A new study by the Natural Resources Defense Council examined the potential cost-savings in eight U.S.cities and found that residents could collectively save $90 million or more annually.

With population growth and climate change placing an even greater pressure on existing water supplies, urban rooftop rainwater collection could help mitigate shortages and price spikes in the future. Simple rainwater basins placed on roofs in urban environments could address nearly 80 percent of daily residential water usage for things like washing clothes and flushing toilets.”

Read more: Homeland Security News

 

The U.S. Wastes 7 Billion Gallons of Drinking Water a Day: Can Innovation Help Solve the Problem?

Retrieved from: www.thinkprogress.org

“Every day leaking pipes lose an estimated seven billion gallons of clean drinking water (over 11,000 swimming pools). That, combined with the $11 billion annual shortfall to replace aging water facilities, makes the U.S. a very water-inefficient country.

By 2020, California estimates it will incur study released by the NRDC found that $105 billion in GDP.

Compounding the problem is that the emissions from the 7,000,000 gallons for water lost from leakage are estimated to contribute 13.5 million kg of CO2e to the atmosphere daily — accelerating climate change and further exacerbating the vicious cycle.”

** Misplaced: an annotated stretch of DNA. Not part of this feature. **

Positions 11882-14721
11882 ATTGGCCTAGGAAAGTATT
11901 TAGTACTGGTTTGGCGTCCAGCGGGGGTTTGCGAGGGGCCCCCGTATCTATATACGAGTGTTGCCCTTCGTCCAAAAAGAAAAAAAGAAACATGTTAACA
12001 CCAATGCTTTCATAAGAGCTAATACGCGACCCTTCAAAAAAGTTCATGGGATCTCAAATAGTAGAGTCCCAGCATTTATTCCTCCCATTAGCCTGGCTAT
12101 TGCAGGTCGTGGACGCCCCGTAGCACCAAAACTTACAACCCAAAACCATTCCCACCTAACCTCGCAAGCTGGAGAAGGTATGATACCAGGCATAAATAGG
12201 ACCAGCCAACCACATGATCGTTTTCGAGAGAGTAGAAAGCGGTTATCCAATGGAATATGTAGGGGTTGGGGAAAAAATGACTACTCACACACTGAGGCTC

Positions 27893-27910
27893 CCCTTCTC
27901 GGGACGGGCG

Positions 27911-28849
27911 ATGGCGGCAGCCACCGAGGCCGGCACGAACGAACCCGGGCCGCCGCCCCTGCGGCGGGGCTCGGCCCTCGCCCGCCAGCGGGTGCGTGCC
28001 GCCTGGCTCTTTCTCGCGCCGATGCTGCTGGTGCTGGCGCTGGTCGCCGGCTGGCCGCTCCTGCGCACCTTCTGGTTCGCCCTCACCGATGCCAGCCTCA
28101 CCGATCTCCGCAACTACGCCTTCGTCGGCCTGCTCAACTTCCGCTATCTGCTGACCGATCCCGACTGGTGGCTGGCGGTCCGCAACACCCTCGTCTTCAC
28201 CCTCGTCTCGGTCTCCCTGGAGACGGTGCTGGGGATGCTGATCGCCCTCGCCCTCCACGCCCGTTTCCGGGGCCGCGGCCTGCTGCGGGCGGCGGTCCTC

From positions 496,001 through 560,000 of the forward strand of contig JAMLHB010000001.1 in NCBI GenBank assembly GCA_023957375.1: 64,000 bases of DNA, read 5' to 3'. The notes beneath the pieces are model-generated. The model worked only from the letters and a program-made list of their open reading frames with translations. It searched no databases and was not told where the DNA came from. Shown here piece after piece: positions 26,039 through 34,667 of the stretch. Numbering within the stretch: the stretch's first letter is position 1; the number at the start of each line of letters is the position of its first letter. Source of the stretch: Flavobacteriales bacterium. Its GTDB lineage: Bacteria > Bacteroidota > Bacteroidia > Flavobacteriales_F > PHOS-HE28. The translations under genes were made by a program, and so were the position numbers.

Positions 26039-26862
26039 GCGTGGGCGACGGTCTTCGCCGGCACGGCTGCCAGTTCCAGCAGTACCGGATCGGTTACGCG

Read more: AlterNet

 

Mexico’s Ocean Could Become U.S.’s Drinking Water

Water agencies supplying San Diego, Los Angeles, Las Vegas, Phoenix and Tucson are studying whether to build a desalination plant to turn seawater into drinking water at this power plant north of Rosarito beach. Photo retrieved from: www.voiceofsandiego.org

“Just before the toll road stretching south from Tijuana enters Rosarito Beach, it veers inland, away from beautiful blue-water views, swinging wide around an industrial power plant complex, all filled with metal smokestacks and white fuel tanks, a major source of Baja California’s electricity.

There, water suppliers from across the Southwest are studying what would be the first project of its kind: tapping Mexico’s ocean as a source of the United States’ drinking water.

Together with the Mexican government, the agencies supplying San Diego, Los Angeles, Las Vegas, Phoenix and Tucson are studying whether to build a seawater desalination plant in Mexico capable of producing 50 million gallons of water daily, enough to supply 112,000 homes, as a way of reinforcing water reliability in both countries. Water would either be pumped to the United States or swapped for the rights to some of Mexico’s share of the Colorado River.

The two countries already share the Colorado, the lifeblood of not only the American Southwest but Mexicali, Tecate and Tijuana, too. But the mighty river no longer looks so dependable. Lake Mead, the vital Colorado River reservoir held back by the Hoover Dam outside Las Vegas, recently dropped to its lowest point since being filled in the late 1930s, sapped by drought and growing demand.”

Read more: voiceofsandiego.org